A number of tools that clinicians can use to better understand their patients’ sleep quantity and quality.
The relationship between sleep and neurology can be a complicated one; neurological disorders can cause sleep disruption and inadequate sleep can exacerbate neurological disorders and cause neurological problems. While many patients concern themselves with sleep quantity, sleep quality can be just as important. When sleep quantity and sleep quality are impacted, patients may experience a lack of restorative sleep.
Unfortunately, there is no easy way to determine if sleep is restorative. Indirect approaches to assess the restorative effects of sleep rely on sleep quantity and quality measurements. For example, polysomnograms can record the total duration of sleep, the duration of each sleep stage, and the duration of latency periods to objectively measure sleep quantity; sleep quality may be extrapolated from this data.
Sleep quality is often assessed via subjective methods, with the Pittsburgh sleep quality index (PSQI) serving as the most commonly used tool.
Determining whether sleep achieves its restorative purpose remains challenging. New measures of restorative sleep are emerging. Like the PSQI, these methods also rely on subjective patient responses.
Measuring sleep using electrical data
There are two leading methods to measure sleep quantity-polysomnography (PSG) and actigraphy. Neither of them directly measure sleep quality or assess whether the sleep achieved restorative effects.
PSG, a method established years ago, measures several physiological components including:
• Electroencephalogram (EEG) response to assess brain wave activity, which identifies the sequence and duration of sleep stages;
• Alpha-EEG activity during NREM sleep, which are characteristic of sleep deprivation;
• Extra-ocular muscle movements (EOM);
• Muscle movements using electromyography (EMG); and
• Vital signs such as heart rate, respiratory rate, and oxygen levels.
Actigraphy is a technique that involves wearing a non-intrusive device (similar to a watch) to detect physical movements. Using an algorithm, the device is programmed to distinguish wake from sleep and to identify sleep stages, all based on physical movements.
There are advantages and disadvantages to each method. PSG, which provides more data, is often disruptive to patients and can thus affect sleep and may skew the results. Actigraphy provides less data and, while it correlates well with PSG, is more likely to produce false positive or false negative results.1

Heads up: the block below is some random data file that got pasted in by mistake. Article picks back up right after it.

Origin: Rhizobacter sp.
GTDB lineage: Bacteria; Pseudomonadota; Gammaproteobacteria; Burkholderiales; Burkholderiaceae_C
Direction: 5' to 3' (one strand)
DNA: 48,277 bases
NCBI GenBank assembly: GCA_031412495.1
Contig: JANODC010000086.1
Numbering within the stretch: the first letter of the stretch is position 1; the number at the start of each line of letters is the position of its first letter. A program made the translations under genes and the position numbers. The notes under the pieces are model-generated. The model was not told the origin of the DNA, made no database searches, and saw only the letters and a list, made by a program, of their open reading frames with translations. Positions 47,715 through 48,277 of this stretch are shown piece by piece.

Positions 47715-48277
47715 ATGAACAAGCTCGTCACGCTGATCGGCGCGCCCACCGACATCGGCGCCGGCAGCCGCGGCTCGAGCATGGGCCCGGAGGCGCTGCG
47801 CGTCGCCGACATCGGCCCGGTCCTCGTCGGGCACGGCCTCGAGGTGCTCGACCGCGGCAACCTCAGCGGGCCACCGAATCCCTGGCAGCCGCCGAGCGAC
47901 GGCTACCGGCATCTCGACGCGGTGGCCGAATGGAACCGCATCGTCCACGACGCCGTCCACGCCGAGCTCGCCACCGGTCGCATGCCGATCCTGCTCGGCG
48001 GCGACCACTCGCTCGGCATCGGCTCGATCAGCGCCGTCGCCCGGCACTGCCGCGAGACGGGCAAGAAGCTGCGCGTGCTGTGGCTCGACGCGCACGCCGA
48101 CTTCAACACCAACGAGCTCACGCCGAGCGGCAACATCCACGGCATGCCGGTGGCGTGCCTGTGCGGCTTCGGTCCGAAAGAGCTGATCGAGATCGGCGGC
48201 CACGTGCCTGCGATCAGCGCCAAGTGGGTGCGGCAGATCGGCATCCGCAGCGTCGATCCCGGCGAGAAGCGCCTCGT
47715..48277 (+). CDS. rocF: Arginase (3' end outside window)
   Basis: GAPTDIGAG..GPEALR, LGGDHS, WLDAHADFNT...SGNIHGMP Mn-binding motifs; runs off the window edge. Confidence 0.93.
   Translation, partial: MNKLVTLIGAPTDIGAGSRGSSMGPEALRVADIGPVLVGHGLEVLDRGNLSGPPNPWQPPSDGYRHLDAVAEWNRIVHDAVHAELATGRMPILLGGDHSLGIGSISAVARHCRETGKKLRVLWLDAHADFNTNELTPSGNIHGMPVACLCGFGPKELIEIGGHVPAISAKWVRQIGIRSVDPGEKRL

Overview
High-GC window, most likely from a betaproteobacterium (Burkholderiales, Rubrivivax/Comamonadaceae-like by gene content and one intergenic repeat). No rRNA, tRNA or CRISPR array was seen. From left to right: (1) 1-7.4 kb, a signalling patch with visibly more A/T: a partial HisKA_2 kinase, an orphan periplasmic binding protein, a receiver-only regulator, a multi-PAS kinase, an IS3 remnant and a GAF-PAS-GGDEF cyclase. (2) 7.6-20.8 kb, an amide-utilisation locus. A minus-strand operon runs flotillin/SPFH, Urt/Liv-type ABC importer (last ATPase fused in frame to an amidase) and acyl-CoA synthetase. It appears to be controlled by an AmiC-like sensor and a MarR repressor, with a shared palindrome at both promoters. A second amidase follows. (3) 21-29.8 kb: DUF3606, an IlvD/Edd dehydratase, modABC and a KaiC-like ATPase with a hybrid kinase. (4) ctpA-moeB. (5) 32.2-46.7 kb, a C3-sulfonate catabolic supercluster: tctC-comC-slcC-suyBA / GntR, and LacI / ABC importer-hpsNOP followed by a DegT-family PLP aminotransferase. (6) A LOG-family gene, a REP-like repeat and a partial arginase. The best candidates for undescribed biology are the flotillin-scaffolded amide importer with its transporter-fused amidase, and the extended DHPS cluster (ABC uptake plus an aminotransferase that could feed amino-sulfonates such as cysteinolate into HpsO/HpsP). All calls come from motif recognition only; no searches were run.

Pittsburgh sleep quality index
The most widely used method of assessing sleep quality is the Pittsburgh sleep quality index (PSQI). Developed in 1989, the PSQI is a 19-item questionnaire that asks the patient to rate sleep. Questions cover issues such as how long it takes to fall asleep and daytime functioning. Although this method is considered valid and reliable,2 it is limited in that it provides subjective data. While it is the most well-established method of assessing sleep quality, it does not directly measure or assess the restorative aspects of sleep.
Measures of restorative sleep
To date, efforts to create a measure of restorative sleep have relied on patient questionnaires. For instance, recognizing that there were few psychometrically sound instruments to assess perceptions of the restorative or inadequate properties of sleep, a group of researchers developed the Restorative Sleep Questionnaire (RSQ). The RSQ includes self-report items related to various aspects of the restorative quality of sleep. RSQ results differ between people who experience normal sleep and people who have PSG-confirmed sleep problems, such as difficulty initiating or maintaining sleep.
A study assessing its validity showed that the responses of the control group indicated that their sleep was more restorative than participants who were diagnosed with sleep disorders, with a value difference of approximately one standard deviation.3
Overall, the RSQ measures correlate well with PSG, including sleep latency, total sleep time, sleep efficiency, wake time after sleep onset, and total wake time, suggesting that this subjective tool can be a good way to evaluate restorative sleep.
There is no perfect way to measure restorative sleep. Fortunately, there are a number of tools that allow clinicians to better understand their patients’ sleep quality and quantity, which provides a snapshot of their patients’ sleep and sleep patterns. Armed with that information, clinicians can make better treatment decisions.
1. Quante M, Kaplan ER, Cailler M, et al. Actigraphy-based sleep estimation in adolescents and adults: a comparison with polysomnography using two scoring algorithms.Nat Sci Sleep. 2018 Jan 18;10:13-20.
2. Mollayeva T, Thurairajah P, Burton K, et al. The Pittsburgh sleep quality index as a screening tool for sleep dysfunction in clinical and non-clinical samples: A systematic review and meta-analysis. Sleep Med Rev. 2016 Feb; 25:52-73.
3. Drake CL, Hays RD, Morlock R, et al. Development and evaluation of a measure to assess restorative sleep. J Clin Sleep Med. 2014;10:733-741.
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